We meet again for the Eucharist in church. We come to God with joys and sorrows, with successes and defeats. We come to adore God, to say sorry for our failings, and with our requests.The Lord wants to respond to our most secret desires and thoughts – he responds in accordance to our need.He wants to enter our everyday life and give it a divine and definitive character and example. Therefore, it is He Himself who wants to speak to us and fill the emptiness of our hearts. He also wishes to teach us how to be truly free. It is said that St John Paul II’s favourite passage from the Gospels were the words of the Lord Jesus: “You will know the truth and the truth will set you free.” In his first encyclical Redemptor hominis which in Latin means Redeemer of man, he explained what it meant to strive for truth, but also for freedom. The two values intertwine and condition each other. Today, when we hear Christ’s words referring to the Decalogue and its full understanding, we are confronted with the question of freedom and truth. The question is whether we understand following the path of the commandments as the path to freedom and truth, whether we recognise that they are the ones that give us full freedom. Many will probably think: what freedom…. After all, the commandments command something and forbid something else. Yes, they are the path to freedom, for it is in them, after all, that the truth about God, about man and his relationship to the Creator, to other people and to himself is hidden. Only this setting of the commandments can be helpful in discovering in them the freedom that God wants to bestow on us. But let us remember that freedom is, as one philosopher once wrote , an unfortunate gift. This sentence is not about running away from it, about being afraid of freedom. Perhaps it is more about making good use of freedom, not exalting it above everything else. It’s more about remembering that it comes with the possibility of a bad choice. So what are we to do? Christ reminds us of the commandments, but the Word of God also speaks of freedom in choosing the path of life. The answer is brought by a psalm refrain and a passage from St Paul’s First Letter to the Corinthians.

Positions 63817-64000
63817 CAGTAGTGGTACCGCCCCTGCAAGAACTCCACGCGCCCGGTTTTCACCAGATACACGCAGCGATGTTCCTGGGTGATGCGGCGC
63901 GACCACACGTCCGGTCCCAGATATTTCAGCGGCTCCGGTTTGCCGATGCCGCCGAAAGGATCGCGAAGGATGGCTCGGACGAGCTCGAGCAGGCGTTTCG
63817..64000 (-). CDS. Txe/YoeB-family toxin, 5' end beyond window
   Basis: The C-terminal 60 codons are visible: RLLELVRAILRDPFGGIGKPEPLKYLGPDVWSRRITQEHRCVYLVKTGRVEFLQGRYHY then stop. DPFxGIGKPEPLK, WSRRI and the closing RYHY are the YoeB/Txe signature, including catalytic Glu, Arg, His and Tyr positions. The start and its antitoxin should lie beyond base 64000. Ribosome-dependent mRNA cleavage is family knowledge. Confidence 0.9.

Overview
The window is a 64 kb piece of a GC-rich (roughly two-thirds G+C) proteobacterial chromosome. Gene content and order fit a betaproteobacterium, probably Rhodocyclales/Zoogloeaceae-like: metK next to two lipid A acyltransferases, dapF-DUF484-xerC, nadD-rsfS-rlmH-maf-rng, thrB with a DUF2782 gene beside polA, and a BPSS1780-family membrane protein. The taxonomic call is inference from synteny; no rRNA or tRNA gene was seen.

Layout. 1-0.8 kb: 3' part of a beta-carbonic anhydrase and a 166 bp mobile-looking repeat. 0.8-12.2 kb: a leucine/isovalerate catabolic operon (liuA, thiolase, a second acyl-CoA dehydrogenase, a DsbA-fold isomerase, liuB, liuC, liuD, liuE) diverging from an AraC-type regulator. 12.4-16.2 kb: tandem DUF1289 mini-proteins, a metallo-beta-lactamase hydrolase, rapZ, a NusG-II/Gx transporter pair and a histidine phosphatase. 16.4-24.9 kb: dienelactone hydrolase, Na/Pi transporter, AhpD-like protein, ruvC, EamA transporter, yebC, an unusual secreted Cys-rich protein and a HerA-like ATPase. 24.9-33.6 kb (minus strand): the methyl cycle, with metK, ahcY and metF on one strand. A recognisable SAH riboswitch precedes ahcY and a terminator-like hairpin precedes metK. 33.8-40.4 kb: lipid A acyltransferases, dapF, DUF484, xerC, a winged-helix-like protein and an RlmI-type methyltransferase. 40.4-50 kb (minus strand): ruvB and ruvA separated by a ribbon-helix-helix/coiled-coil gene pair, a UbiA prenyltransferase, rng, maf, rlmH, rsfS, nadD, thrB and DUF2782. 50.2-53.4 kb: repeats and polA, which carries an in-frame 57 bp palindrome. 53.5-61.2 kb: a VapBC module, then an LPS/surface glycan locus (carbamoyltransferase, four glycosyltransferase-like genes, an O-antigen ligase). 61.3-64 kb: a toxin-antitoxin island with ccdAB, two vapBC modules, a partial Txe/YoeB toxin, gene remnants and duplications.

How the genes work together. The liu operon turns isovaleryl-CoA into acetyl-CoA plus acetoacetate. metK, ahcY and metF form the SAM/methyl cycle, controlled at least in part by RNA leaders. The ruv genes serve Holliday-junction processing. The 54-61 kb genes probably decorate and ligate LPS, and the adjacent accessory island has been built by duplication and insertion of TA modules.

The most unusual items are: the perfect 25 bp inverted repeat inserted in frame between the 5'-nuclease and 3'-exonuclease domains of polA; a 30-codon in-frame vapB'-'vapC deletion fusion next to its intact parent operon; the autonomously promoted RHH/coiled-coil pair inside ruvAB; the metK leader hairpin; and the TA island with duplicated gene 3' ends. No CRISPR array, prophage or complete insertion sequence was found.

This attitude that can help us, me and you, make the right choices in freedom pursuing the truth is…. seeking God. Gazing and listening to His voice, being in communion with Him. Then we can be more confident in our decisions, we can go through life with confidence and in freedom. Such an attitude will also help us to see that it is living with and for God that opens us up to the true wisdom of which the ” no eye has seen and no ear has heard, things beyond the mind…” -which may be ours by the grace and mercy of our Lord Jesus Christ, to whom be honour, and glory, and praise, and power, now and forever. Amen